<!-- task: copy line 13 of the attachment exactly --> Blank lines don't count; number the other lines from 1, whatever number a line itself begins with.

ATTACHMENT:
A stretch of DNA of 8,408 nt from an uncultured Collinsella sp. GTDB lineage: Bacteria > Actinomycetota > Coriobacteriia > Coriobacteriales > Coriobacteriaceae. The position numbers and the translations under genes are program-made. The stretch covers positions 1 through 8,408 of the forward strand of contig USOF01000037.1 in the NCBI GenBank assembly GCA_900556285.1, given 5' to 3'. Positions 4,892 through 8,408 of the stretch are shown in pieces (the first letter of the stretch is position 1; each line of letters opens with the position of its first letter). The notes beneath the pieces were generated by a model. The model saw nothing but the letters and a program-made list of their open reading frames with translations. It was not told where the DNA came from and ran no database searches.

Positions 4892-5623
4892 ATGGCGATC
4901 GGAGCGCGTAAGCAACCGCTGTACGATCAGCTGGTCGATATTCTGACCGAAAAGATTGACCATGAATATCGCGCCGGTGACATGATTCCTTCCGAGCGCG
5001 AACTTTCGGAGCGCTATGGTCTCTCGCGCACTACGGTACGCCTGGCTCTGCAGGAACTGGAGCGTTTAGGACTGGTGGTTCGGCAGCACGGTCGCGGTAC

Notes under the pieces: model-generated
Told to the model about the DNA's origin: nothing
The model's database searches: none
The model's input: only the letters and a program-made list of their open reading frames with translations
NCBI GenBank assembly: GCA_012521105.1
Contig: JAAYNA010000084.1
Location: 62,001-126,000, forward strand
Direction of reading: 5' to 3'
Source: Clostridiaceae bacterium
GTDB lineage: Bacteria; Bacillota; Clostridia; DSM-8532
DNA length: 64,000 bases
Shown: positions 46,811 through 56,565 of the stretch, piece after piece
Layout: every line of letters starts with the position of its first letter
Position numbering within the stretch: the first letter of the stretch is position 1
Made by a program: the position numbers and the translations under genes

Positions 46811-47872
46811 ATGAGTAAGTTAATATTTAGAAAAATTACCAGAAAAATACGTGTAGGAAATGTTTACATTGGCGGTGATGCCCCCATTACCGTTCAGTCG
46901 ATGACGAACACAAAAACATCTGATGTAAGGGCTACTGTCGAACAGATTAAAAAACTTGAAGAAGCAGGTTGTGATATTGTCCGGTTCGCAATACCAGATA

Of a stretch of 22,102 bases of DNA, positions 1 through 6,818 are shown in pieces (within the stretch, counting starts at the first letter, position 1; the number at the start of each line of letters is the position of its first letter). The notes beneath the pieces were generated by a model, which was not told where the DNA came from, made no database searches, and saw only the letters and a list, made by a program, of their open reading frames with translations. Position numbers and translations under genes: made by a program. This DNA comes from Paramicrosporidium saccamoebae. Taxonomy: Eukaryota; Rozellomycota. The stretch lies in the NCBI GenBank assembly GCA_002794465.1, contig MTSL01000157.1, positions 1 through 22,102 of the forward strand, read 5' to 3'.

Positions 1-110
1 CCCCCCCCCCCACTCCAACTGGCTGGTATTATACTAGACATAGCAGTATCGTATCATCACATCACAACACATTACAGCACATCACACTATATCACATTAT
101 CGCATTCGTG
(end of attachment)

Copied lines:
Direction of reading: 5' to 3'